… is from page 129 of the 1987 reprint of my late colleague Gordon Tullock’s 1970 book, Private Wants, Public Means:
It must be remembered, of course, that selecting a suitable institution to deal with an externality, in a sense is playing God. In the real world, these decisions are likely to be made either by governments or by businessmen. Neither is free from error; mistakes are made. Furthermore, the decision-making processes used in democratic governments insure a suboptimal outcome.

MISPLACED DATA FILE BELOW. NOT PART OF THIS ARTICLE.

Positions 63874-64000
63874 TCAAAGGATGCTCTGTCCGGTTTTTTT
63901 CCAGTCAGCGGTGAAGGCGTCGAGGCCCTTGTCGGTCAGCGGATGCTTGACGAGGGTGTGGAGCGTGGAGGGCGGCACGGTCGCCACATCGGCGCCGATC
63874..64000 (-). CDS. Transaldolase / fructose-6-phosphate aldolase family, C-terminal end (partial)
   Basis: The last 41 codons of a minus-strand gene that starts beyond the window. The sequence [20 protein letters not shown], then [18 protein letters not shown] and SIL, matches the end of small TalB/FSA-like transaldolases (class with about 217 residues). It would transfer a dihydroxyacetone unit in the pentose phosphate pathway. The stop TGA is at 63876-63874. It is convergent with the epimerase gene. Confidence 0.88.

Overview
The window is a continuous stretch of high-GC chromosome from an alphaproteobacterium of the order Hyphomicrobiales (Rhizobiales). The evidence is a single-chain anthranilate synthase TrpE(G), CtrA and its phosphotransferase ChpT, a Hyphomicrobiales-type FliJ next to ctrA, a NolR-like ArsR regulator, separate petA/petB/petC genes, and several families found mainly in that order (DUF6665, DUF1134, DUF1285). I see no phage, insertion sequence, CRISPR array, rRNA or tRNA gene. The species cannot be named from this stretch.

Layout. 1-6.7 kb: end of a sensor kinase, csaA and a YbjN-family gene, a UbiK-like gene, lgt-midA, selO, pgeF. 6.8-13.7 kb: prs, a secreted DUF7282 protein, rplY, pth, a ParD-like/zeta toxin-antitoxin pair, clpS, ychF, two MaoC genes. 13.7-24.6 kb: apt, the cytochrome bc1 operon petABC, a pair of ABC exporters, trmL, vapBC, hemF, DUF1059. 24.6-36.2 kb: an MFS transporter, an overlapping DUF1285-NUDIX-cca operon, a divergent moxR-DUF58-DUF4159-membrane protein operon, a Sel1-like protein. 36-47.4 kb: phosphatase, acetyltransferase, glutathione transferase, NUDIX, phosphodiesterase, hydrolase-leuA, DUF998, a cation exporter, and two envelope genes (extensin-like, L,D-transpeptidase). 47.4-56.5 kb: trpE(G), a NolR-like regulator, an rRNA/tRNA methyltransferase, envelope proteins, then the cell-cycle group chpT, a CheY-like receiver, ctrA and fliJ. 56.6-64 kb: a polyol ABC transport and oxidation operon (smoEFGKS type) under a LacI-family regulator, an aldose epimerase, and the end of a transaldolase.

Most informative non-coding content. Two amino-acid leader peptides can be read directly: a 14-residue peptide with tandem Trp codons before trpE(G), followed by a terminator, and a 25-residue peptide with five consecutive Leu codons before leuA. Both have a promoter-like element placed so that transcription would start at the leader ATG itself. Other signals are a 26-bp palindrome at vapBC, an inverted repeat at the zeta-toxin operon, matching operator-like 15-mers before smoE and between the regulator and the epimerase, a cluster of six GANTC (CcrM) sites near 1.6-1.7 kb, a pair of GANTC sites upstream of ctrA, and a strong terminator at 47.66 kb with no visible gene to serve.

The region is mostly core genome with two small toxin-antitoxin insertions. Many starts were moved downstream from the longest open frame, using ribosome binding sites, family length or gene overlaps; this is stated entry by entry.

DBx: No informed person denies the reality that Gordon here identifies. Yet very many people – including economists who should know better – continue to discuss ‘market failure’ and ‘externalities’ as if the very existence of these problems implies that government should be empowered to ‘solve’ them. The market is recognized, correctly, to be the imperfect real-world institution that it is, while government is assumed, quite incorrectly, to be godlike.